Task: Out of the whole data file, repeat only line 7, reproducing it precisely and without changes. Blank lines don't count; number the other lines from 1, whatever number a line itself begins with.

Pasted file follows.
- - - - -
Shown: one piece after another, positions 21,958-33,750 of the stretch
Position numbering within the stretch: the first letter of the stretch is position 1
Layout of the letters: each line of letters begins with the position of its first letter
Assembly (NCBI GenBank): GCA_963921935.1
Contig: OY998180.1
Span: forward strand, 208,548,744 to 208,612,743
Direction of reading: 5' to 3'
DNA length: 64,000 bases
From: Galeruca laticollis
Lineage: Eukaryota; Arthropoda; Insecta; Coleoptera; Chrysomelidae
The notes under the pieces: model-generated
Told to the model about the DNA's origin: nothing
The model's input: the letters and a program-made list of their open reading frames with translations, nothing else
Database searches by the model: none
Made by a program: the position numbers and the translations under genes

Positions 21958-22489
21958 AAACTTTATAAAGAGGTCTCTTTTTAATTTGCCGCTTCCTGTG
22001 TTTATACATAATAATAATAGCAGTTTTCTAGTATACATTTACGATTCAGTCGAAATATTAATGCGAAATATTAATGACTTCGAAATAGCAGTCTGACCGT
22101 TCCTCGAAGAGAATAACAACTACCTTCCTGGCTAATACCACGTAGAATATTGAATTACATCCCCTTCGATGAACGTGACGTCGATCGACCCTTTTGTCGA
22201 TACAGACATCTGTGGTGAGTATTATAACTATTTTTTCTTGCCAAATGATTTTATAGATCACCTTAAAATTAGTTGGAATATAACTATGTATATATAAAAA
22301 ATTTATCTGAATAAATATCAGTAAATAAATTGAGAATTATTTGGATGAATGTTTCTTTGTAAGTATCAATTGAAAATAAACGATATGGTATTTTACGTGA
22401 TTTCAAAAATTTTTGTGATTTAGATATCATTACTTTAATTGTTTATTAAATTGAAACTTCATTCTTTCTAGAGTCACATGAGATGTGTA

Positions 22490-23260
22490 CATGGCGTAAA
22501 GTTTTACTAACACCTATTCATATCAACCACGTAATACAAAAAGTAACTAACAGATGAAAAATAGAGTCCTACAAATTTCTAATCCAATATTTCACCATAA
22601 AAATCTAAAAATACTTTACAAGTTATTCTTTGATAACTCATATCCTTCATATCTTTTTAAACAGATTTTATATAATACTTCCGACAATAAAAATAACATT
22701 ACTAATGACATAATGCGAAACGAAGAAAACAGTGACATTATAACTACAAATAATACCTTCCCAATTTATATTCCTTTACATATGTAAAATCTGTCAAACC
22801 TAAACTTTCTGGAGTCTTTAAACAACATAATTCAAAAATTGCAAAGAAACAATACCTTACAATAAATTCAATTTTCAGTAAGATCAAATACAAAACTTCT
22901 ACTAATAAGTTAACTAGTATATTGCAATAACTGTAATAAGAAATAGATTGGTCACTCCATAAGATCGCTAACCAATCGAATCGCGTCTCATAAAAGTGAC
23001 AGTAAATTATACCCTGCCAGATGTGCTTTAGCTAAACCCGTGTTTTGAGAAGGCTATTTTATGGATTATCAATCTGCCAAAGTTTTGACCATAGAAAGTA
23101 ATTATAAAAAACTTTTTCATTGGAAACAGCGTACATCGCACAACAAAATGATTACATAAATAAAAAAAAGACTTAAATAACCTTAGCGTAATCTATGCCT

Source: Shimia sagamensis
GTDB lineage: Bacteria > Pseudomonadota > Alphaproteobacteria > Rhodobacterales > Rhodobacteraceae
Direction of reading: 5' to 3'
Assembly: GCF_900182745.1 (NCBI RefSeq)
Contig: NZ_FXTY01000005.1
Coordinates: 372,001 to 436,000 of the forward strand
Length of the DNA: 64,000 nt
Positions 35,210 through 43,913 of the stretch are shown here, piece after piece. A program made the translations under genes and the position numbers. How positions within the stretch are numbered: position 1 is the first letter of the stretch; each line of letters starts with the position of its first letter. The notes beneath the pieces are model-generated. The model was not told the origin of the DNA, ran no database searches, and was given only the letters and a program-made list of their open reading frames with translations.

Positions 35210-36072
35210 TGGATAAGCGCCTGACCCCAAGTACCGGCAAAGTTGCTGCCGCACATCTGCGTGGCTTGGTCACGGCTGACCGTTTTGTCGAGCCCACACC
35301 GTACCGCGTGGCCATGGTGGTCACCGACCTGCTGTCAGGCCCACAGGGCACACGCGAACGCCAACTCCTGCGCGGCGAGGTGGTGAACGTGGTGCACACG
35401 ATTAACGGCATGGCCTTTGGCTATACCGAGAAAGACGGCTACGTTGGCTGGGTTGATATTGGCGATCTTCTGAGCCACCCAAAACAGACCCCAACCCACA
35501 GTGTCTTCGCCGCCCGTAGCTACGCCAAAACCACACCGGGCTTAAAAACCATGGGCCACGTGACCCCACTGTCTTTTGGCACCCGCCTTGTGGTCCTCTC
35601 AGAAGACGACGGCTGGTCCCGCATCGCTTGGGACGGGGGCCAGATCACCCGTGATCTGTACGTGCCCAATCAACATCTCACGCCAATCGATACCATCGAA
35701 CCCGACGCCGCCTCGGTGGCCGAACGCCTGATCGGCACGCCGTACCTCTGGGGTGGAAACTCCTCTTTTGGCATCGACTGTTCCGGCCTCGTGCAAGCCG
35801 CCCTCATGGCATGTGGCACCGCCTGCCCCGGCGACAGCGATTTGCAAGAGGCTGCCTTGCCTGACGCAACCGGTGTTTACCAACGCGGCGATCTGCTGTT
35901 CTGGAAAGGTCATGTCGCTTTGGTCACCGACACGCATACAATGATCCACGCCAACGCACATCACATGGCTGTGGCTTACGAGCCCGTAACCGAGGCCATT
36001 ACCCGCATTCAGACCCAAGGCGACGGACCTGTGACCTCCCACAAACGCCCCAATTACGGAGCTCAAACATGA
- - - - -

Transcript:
Direction of reading: 5' to 3'